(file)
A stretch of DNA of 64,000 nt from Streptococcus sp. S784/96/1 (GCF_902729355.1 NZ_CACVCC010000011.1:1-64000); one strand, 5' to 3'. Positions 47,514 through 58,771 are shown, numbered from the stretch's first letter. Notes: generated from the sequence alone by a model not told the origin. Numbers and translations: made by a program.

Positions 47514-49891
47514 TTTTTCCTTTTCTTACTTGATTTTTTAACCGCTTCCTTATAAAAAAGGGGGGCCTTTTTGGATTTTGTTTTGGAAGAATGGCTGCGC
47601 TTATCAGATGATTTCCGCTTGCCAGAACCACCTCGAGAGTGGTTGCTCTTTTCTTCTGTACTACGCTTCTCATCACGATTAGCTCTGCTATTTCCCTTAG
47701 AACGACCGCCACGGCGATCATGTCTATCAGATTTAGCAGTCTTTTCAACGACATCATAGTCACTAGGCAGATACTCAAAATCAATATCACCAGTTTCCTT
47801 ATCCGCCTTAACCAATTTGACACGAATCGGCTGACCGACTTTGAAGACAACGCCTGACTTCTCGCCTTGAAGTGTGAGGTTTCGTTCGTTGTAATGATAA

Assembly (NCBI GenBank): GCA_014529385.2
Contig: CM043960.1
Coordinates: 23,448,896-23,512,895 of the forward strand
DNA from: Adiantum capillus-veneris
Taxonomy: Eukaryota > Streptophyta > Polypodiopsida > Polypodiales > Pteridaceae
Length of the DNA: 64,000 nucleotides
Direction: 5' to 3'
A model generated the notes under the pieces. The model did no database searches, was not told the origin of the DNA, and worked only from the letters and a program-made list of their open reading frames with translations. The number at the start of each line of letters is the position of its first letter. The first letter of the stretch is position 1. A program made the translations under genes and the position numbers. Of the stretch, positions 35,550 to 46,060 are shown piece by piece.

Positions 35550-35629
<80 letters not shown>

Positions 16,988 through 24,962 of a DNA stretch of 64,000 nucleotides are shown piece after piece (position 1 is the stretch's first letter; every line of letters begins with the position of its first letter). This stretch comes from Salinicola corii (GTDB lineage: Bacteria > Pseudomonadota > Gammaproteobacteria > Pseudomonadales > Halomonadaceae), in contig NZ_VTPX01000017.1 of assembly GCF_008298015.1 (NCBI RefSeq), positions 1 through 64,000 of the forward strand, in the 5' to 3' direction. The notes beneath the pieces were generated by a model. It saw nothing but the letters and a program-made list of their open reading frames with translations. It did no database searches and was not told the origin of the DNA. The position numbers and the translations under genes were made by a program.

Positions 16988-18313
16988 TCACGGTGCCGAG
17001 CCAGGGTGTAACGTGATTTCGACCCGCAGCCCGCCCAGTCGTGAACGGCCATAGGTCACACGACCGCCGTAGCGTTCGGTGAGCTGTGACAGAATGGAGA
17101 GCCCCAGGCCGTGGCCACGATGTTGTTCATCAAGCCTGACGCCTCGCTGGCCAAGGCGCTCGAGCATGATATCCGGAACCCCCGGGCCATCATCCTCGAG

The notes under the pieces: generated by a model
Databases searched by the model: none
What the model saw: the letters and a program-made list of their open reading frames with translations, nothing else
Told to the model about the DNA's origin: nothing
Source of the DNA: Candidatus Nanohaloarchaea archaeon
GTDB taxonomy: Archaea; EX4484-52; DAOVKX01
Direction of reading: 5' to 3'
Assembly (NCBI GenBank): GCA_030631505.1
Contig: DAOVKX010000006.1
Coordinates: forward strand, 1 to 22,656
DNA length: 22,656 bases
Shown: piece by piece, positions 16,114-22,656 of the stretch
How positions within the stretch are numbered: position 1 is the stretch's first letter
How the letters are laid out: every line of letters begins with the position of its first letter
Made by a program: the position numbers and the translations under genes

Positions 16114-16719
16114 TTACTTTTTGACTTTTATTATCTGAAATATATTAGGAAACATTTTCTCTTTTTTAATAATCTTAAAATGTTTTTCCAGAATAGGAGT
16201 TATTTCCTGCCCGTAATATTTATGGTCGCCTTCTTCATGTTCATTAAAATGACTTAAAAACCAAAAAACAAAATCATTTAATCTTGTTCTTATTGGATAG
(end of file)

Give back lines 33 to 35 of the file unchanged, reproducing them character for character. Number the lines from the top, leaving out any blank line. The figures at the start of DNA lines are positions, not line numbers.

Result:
Shown: piece by piece, positions 16,114-22,656 of the stretch
How positions within the stretch are numbered: position 1 is the stretch's first letter
How the letters are laid out: every line of letters begins with the position of its first letter